The Feburary issue of Wired has a good analysis of the difficulty the Obama Administration is facing in converting their very Internet-savvy presidential campaign into an Internet-savvy government.  Keep in mind that this article was written prior to the Inauguration, so there is no assessment of progress so far.  But that doesn’t prevent the article from noting the particular legal and structural challenges facing the administration, and the high bar set by some of the administration’s promises.  For instance, President Obama has pledged to place bills online for public comment for five days prior to signing them into law.  That has yet to happen, including the stimulus package, which was finalized yesterday, and is expected to be signed on Tuesday.

Besides discussing the challenges and wisdom behind enabling the government with Web 2.0 technologies (the huge campaign e-mail list must be used by an outside entity, how much staff time can be spared to read thousands of comments, how do you archive all of this, etc.), the article also covers the patchwork nature of government websites and the few successful efforts to incorporate Web 2.0 technology (not happy with the No Fly List?  Go to the Transportation Security Administration’s blog and let them know).  If you’ve ever wondered why certain things aren’t happening with government and the Internet, this article is a good starting point.

Congressional Research Service on OSTP

February 11th, 2009

Posted by: admin

An update of a report on the Office of Science and Technology Policy (H/T Science Cheerleader) can be found as part of the CRS data dump I mentioned earlier this week.  Even if you’re already familiar with the Office, the historical perspective and the traditional comprehensiveness of Congressional Research Service reports makes it worth a read.  It also addresses all aspects of the office, whereas recent debates have focused, almost obsessively, on whether or not the OSTP director must also be an Assistant to the President.  Perhaps fueling the interminable debate is this passage from page 19.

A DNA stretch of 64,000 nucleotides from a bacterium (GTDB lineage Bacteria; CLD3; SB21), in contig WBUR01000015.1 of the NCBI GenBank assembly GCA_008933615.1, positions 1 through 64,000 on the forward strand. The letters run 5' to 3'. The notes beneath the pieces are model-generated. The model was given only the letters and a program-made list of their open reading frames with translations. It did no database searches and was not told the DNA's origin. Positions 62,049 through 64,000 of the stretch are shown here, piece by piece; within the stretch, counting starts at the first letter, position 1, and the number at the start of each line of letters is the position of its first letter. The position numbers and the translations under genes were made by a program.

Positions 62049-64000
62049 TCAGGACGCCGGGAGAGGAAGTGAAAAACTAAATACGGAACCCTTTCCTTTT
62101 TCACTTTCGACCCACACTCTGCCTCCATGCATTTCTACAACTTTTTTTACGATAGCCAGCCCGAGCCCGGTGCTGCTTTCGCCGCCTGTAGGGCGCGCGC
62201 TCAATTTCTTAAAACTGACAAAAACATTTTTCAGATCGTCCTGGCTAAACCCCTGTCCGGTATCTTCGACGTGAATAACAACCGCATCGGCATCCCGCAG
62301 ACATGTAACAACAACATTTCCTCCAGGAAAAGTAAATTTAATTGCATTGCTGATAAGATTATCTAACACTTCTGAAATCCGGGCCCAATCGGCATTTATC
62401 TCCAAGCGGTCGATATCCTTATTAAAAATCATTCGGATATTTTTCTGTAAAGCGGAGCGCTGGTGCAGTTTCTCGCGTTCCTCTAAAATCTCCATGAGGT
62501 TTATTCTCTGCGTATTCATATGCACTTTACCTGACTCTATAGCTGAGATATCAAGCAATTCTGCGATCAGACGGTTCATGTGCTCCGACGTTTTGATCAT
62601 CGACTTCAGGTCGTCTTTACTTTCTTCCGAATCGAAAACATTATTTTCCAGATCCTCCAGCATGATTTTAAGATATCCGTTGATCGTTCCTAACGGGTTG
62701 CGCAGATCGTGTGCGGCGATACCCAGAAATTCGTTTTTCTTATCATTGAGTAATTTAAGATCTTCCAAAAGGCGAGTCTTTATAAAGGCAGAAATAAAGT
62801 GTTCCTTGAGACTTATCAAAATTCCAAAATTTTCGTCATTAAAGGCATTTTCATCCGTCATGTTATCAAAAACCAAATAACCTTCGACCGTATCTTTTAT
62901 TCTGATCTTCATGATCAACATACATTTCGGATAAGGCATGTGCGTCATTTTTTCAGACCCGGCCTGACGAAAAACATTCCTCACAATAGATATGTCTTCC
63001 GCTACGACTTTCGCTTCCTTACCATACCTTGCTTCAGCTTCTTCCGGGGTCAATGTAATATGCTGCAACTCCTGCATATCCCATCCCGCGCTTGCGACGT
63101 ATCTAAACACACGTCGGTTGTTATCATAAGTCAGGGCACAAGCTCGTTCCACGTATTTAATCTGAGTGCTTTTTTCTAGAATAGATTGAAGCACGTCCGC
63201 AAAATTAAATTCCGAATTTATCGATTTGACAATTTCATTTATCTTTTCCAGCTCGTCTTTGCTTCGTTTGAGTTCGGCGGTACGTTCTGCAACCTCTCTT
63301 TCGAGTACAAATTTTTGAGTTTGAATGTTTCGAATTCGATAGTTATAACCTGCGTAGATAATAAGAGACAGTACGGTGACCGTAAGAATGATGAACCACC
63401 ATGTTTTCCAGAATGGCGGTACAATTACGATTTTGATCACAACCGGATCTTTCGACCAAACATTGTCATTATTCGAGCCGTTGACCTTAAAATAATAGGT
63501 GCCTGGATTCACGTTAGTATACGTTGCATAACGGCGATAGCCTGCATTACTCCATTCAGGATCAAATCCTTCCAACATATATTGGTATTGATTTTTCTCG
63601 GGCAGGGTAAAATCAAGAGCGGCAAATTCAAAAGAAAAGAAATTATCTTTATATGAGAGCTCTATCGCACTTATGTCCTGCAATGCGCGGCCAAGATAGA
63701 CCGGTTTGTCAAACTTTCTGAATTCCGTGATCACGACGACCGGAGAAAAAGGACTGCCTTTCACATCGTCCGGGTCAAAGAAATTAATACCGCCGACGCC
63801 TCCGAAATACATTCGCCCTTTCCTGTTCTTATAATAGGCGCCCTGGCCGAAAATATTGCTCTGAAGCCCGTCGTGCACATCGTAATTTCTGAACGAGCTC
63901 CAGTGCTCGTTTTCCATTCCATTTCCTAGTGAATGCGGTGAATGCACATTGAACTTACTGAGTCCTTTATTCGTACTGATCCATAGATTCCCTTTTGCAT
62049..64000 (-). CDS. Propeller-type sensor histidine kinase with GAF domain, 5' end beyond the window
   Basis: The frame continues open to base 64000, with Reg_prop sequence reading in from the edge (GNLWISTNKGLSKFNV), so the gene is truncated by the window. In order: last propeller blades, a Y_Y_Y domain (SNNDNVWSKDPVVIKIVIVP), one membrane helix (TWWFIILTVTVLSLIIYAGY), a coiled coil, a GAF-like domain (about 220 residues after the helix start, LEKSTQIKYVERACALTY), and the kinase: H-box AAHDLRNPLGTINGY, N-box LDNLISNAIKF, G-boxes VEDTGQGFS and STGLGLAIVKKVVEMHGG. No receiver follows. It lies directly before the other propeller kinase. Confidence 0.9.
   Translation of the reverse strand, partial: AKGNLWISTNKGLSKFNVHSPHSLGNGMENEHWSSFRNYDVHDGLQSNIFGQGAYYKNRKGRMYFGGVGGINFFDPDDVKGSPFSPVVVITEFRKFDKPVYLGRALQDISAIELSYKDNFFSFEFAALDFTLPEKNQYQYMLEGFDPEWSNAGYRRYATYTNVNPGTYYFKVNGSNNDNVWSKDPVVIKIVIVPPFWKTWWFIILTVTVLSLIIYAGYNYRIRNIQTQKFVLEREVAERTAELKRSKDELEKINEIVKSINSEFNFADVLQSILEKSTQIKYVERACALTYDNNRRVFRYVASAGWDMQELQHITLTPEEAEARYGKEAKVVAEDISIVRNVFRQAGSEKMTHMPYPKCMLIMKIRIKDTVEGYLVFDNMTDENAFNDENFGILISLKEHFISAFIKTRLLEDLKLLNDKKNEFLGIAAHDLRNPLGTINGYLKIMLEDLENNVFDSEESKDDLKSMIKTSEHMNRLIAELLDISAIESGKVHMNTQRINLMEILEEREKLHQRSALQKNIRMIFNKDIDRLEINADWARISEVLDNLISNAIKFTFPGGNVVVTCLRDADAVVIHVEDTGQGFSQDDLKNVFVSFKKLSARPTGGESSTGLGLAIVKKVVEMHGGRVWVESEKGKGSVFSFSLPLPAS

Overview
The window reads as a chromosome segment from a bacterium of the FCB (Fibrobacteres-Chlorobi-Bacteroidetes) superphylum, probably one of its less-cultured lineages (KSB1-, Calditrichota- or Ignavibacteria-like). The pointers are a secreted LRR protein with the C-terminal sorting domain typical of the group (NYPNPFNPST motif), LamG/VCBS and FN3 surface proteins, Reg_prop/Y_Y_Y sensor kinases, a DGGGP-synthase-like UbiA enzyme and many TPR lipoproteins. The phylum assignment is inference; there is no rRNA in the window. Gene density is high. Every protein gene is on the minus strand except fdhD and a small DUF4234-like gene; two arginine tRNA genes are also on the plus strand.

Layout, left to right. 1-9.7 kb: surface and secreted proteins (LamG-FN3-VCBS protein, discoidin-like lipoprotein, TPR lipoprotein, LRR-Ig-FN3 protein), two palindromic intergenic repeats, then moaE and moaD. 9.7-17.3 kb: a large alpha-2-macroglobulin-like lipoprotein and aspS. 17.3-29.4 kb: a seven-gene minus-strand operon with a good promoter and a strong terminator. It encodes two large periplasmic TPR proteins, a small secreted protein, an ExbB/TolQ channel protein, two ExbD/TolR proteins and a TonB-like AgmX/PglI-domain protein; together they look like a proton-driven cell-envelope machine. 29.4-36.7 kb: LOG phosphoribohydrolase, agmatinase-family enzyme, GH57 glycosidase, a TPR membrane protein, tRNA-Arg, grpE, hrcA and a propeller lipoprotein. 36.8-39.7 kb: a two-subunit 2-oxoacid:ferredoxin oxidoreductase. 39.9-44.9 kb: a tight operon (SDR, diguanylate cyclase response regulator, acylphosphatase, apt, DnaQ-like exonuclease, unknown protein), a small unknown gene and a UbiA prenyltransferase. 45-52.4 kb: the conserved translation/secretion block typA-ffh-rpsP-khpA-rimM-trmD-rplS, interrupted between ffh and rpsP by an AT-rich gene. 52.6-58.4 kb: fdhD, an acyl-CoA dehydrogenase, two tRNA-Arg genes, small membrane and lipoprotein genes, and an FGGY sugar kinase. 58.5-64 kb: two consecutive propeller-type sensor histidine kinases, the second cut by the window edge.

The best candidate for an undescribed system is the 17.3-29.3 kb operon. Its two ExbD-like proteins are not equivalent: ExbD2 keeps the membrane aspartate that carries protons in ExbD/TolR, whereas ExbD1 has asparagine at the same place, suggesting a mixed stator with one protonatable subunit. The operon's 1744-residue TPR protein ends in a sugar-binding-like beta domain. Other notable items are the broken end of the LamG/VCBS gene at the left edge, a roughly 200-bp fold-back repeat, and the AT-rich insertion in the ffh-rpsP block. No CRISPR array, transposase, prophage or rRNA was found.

E-Records Remain an Archiving Challenge

February 7th, 2009

Posted by: admin

Today I listened with frustration and a lack of surprise to a piece on NPR’s On the Media about the lack of capacity in the National Archives to archive digital records.  For those who’d prefer a read, you can check out Fred Kaplan’s (interviewed by NPR) recent Slate article on the same subject for the details.  The big point – the National Archives, and because they follow its lead, other government agencies, are way behind the technology curve when it comes to archiving emails (especially with attachments), .pdf files, presentation software like PowerPoint, and other digital information.

As most business of the government has migrated from paper, the loss is for both history and transparency.  Like Kaplan, I do hope that the current administration’s efforts to make more information available online can be accompanied by increased archival capacity.  The challenge of making archiving practices uniform and consistent within government agencies is hard enough without adequate resources to maintain the fidelity of that information once it goes to the nation’s attic.